Voter ID laws block the vote

Will Berger, Staff Writer

Too often I write about what our government has been doing wrong lately.

Well, I have a bit of good news.  On Friday, Judge Bernard L. McGinley of Pennsylvania, a state whose motto is “yes, we know we have potholes,” struck down a requirement that nearly all of the state’s 8.2 million voters show photo identification at the polls – a law whose proponents claim targets voter fraud but in reality suppresses poor minority voters.

The Voter ID law addresses the barely present issue of voter fraud, while causing a much larger issue in reducing the fairness of elections.

Since 2000, 2,068 alleged election-fraud cases have shown that fraud occurs, but the rate is negligible.

In Pennsylvania there have been approximately five cases of known voter fraud since 2000. During the 2004 election, Ohio, a key battleground state, reported four incidences of fraud out of 9,078,728 voters.

Oh wow, that is a whopping .0000044% of the vote in Ohio.  You should run into your homes and lock the doors because this danger could be hiding anywhere.

In case you wanted more statistics, in Pennsylvania alone it is estimated that 750,000 voters would have been disenfranchised as a result of the Voter ID law.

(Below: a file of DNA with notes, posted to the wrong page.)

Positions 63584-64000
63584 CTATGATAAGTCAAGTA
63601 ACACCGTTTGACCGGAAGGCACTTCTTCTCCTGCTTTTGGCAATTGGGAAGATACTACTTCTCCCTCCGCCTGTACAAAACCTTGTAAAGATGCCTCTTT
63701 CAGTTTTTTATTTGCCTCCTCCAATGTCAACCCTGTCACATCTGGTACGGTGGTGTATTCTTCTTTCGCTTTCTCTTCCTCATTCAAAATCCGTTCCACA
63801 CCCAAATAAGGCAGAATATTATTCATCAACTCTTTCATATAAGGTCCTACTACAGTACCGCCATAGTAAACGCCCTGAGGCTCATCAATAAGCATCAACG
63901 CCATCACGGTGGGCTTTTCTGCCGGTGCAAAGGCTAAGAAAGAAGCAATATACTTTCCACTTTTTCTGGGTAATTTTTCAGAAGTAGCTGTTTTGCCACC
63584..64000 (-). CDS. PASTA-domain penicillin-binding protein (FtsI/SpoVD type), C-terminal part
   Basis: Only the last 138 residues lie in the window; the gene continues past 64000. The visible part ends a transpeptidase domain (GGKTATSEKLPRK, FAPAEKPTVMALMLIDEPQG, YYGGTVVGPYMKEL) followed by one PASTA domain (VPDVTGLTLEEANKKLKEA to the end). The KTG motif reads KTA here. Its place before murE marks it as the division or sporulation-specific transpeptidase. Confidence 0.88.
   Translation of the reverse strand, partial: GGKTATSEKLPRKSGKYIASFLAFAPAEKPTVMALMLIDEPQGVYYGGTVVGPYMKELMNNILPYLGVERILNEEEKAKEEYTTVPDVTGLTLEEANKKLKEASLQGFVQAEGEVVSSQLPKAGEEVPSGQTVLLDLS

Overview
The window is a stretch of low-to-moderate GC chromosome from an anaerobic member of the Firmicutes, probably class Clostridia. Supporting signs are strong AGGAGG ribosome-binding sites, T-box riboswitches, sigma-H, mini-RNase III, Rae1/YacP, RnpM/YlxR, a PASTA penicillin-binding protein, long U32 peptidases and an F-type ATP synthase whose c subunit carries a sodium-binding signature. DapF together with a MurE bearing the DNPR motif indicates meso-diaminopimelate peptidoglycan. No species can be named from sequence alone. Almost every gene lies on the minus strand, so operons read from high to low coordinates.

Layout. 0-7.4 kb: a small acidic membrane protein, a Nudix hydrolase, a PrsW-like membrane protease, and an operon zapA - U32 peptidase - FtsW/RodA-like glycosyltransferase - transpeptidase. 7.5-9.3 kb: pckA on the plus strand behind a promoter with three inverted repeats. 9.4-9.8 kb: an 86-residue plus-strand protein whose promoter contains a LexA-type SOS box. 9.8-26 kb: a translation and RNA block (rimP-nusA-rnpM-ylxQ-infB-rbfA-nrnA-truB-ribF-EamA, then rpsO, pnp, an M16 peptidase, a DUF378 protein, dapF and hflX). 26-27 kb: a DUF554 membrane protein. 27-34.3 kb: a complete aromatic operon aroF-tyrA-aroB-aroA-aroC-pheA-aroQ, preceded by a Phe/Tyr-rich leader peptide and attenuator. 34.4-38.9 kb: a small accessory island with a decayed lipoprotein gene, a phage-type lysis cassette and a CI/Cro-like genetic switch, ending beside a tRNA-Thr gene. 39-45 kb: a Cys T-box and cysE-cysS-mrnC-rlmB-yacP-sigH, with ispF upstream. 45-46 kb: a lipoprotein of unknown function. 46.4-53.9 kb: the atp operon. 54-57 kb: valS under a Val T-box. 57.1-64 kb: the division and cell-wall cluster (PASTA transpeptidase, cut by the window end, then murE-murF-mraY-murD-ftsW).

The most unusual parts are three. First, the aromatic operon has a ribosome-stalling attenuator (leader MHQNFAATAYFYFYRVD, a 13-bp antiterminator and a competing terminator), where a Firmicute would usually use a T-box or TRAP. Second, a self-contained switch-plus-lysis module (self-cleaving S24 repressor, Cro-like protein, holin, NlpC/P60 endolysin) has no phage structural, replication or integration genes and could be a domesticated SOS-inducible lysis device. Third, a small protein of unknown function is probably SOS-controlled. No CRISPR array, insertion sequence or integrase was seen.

Sometimes requiring an ID makes sense – after all, you need a government ID to obtain a driver’s license, and like driving, voting can be incredibly dangerous and some people are really not fit to do it.

However, it is evident that this is not the point that GOP lawmakers are arguing.

Many Democrat and minority politicians argue that the Republican Voter ID laws intend to exclude poor or minority voters who often tend to vote for liberal and  Democratic candidates.

On his radio show, Rush Limbaugh takes it a step further.  Limbaugh asked, “If people cannot even feed and clothe themselves, should they be allowed to vote?”

Yes Rush, I think we all remember the first time we heard Martin Luther King’s “I have a dream, but only for people who aren’t poor” speech.

Fortunately, Judge McGinley understands that this law “unreasonably burdens the right to vote.”  Wendy R. Weiser, director of the Democracy Program at the Brennan Center for Justice at New York University, said in The New York Times,

“Some of the past decisions have come without doing a real, close look at the impact. The issue is how they affect people in practice, not in theory.

And in practice, it turns out that a significant number of people can’t get the photo ID they need.”

Weiser makes a good point: why write a law that isn’t even practical?

So if Republicans really want to solve the immigration issue, maybe they should get immigrants to the voting booth.